wherein said splitting is performed to generate a split clock signal and said demoting is performed to generate a demoted clock signal;
promoting the split and/or demoted clock signal in response to determining that the integrated circuit block is noncritical block and further in response to determining that said splitting and/or demoting is legal based on a number of resources of the integrated circuit in use, wherein said promoting comprises applying the initial clock signal to the integrated circuit block, wherein the initial clock signal comprises a global non-delayed clock signal; and
interconnecting the plurality of circuit elements such that the first circuit element receives the split and/or demoted initial clock signal in response to determining that said splitting and/or demotion is legal.
10. A method in accordance with claim 9 further comprising:
fixing the split and/or demotion in response to determining that the split and/or demotion is illegal.
11. A method in accordance with claim 9, wherein said splitting comprises splitting the initial clock signal into a delayed clock signal and an undelayed clock signal, wherein the delayed clock signal comprises the split clock signal and the undelayed clock signal comprises the initial clock signal, said method further comprising:
splitting a first clock enable signal into a second clock enable signal and a third clock enable signal, wherein the first clock enable signal is used to enable an application of the initial clock signal to the integrated circuit; and
supplying the second and third clock enable signals to the integrated circuit, wherein the first clock enable signal enables an application of the undelayed clock signal and the second clock enable signal enables an application of the delayed clock signal.
12. A system comprising:
a memory device configurable to store information;
a processing unit electrically coupled to said memory device and configurable to:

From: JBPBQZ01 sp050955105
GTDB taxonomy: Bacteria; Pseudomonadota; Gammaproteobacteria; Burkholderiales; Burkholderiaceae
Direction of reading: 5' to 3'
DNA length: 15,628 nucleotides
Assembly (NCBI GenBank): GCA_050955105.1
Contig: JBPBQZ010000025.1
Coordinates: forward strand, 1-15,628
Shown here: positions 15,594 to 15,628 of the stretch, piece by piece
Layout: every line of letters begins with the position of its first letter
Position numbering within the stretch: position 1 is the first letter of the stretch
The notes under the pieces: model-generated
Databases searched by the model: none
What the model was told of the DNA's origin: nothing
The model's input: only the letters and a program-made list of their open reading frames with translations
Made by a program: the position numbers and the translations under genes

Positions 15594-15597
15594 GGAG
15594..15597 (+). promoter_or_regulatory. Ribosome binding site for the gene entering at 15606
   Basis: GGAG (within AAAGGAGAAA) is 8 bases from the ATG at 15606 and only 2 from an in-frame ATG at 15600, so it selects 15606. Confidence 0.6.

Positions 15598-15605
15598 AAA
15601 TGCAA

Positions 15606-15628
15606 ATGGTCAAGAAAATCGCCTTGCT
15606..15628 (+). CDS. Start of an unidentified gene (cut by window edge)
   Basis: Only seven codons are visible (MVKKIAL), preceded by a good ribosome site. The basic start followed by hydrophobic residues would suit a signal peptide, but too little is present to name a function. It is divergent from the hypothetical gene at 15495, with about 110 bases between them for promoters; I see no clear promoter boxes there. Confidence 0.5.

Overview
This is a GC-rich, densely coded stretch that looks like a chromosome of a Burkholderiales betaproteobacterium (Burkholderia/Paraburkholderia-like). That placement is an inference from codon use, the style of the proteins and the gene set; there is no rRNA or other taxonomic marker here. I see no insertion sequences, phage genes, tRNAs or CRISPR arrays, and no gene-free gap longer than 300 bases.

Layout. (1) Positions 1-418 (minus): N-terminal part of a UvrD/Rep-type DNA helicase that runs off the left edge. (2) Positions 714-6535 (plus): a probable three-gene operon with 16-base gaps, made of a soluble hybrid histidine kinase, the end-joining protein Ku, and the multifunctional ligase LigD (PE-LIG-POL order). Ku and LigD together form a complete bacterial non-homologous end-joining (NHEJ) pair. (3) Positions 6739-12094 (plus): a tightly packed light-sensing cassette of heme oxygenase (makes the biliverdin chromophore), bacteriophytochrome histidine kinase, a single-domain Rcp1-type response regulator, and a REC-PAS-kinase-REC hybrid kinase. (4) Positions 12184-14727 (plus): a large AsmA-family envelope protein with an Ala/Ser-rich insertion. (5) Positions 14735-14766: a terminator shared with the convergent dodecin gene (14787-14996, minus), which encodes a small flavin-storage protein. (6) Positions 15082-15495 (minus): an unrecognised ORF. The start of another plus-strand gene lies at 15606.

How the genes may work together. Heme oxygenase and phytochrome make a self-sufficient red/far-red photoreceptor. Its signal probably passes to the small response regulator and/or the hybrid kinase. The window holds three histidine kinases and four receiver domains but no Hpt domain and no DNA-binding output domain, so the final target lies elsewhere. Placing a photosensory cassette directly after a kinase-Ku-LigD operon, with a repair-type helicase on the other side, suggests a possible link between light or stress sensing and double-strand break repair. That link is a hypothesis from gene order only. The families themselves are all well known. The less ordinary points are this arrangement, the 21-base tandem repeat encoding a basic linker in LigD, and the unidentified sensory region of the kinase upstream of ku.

during a route phase for generating configuration information for an integrated circuit, the integrated circuit comprising a plurality of circuit elements, determine whether a block of the integrated circuit is a non-critical block by determining whether a clock delay increases an operating frequency of the integrated circuit by a threshold value, wherein the clock delay is applied to the integrated circuit block;
determine whether to split and/or or demote an initial clock signal to achieve a beneficial clock skew for the block of the integrated circuit during a route phase of generation of configuration information for an integrated circuit, wherein the integrated circuit comprises a plurality of circuit elements, wherein the split is performed to generate a split clock signal and the demotion is performed to generate a demoted clock signal;
promote the split and/or demoted clock signal in response to determining that the integrated circuit block is noncritical block and further in response to determining that said splitting and/or demoting is legal based on a number of resources of the integrated circuit in use, wherein said promoting comprises applying the initial clock signal to the intergrated circut block, wherein the initial clock signal comprises a global non-delayed clock signal; and
interconnect the plurality of circuit elements such that the first circuit element receives the split and/or demoted initial clock signal in response to determining that the split and/or demotion is legal.